Conflicting Obligations under Data Privacy Regulations and the Discovery Phase of a Lawsuit

January 2019

2018 witnessed a wave of data privacy regulations that will continue to affect national and international business operations. The European Union (EU) General Data Protection Regulation (GDPR) became effective on May 25, 2018, affecting companies globally. The California Consumer Privacy Act of 2018 (CCPA) will become operative on January 1, 2020 and will affect thousands of U.S. companies. Several other states also enacted sweeping data privacy laws or substantial changes to their existing data privacy laws. Many of these could have far-reaching effects as well.

Determining whether a company is subject to these laws and if so, ensuring compliance, is difficult enough. But companies should not fail to also consider how to fulfill the competing obligations between the U.S. discovery process and the privacy laws’ stringent data processing and transfer limitations. Suppose a customer sues a company for negligently manufacturing an allegedly faulty product. The company possesses thousands of e-mails between its customer service representatives and customers. A few of these customers are located in the EU, as is one of the company’s data servers. The company then receives a U.S. discovery request seeking all communications with customers relating to the allegedly faulty product. What should the company do?

Refresher on Basic U.S. Discovery Obligations

Every party in the US must adhere to the common-law rule to preserve evidence in current or future litigation. Rule 37 authorizes sanctions if a party fails to obey a discovery order, which can include dismissal of the action or a default judgment. Rule 26, amended in 2015, limits the scope of discovery to that which is proportional to the needs of the case, and the rule includes a balancing test. Rule 26 also allows for a court's issuance of protective orders to preclude oppression or undue burden or expense involved in discovery. Protective orders can also require that certain items be afforded confidential status.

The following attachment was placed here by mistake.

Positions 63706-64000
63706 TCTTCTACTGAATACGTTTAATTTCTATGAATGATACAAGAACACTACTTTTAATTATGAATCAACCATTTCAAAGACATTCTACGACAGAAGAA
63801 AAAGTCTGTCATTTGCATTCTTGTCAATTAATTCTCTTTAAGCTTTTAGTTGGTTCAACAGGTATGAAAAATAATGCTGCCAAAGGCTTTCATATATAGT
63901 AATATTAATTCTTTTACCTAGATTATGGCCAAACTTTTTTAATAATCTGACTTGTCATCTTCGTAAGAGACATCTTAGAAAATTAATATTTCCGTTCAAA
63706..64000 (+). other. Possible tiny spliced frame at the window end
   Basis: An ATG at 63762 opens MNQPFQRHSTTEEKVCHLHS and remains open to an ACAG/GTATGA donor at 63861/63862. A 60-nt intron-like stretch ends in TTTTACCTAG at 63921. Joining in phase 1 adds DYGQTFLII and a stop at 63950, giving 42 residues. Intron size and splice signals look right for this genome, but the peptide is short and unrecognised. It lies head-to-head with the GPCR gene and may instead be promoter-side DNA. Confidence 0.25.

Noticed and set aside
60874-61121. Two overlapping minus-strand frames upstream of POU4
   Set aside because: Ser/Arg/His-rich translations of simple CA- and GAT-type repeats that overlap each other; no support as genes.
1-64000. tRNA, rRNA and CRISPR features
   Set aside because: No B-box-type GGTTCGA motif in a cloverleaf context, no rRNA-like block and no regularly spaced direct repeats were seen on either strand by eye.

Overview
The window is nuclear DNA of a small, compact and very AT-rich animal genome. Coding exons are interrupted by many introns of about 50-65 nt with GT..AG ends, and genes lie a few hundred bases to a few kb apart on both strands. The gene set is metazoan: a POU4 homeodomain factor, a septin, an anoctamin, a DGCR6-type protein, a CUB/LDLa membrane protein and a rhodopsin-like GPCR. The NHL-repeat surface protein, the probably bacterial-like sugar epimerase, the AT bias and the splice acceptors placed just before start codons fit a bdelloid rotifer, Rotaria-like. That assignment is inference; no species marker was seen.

Do HIPAA, the GLBA, and the CCPA Conflict with U.S. Discovery Obligations?

Each of the major U. S. data privacy laws generally regards compliance with discovery obligations as not violating data privacy. For example, the Health Insurance Portability and Accountability Act (HIPAA) authorizes the disclosure of an individual’s protected health information (PHI) in response to a court order or in response to a discovery request or subpoena. Each discovery request or subpoena must be accompanied by “satisfactory assurance” of “reasonable efforts” either to provide appropriate notice to the affected patient or to secure a qualified protective order.Likewise, the Gramm-Leach Bliley Act (GLBA) authorizes the disclosure of an individual’s non-public information (NPI) “to comply with a properly authorized civil, criminal, or regulatory investigation or subpoena or summons…or to respond to a judicial process.”2 A “judicial process” has been interpreted to include a court order.3 Even the CCPA provides exceptions to its strict data privacy requirements for compliance with a “legal obligation”—which might apply to discovery requests—and for compliance “with a civil, criminal, or regulatory inquiry, investigation, subpoena, or summons by federal, state or local authorities” and for the “[e]xercise or defense of claims.”4 However, this might not necessarily be true for foreign data privacy laws.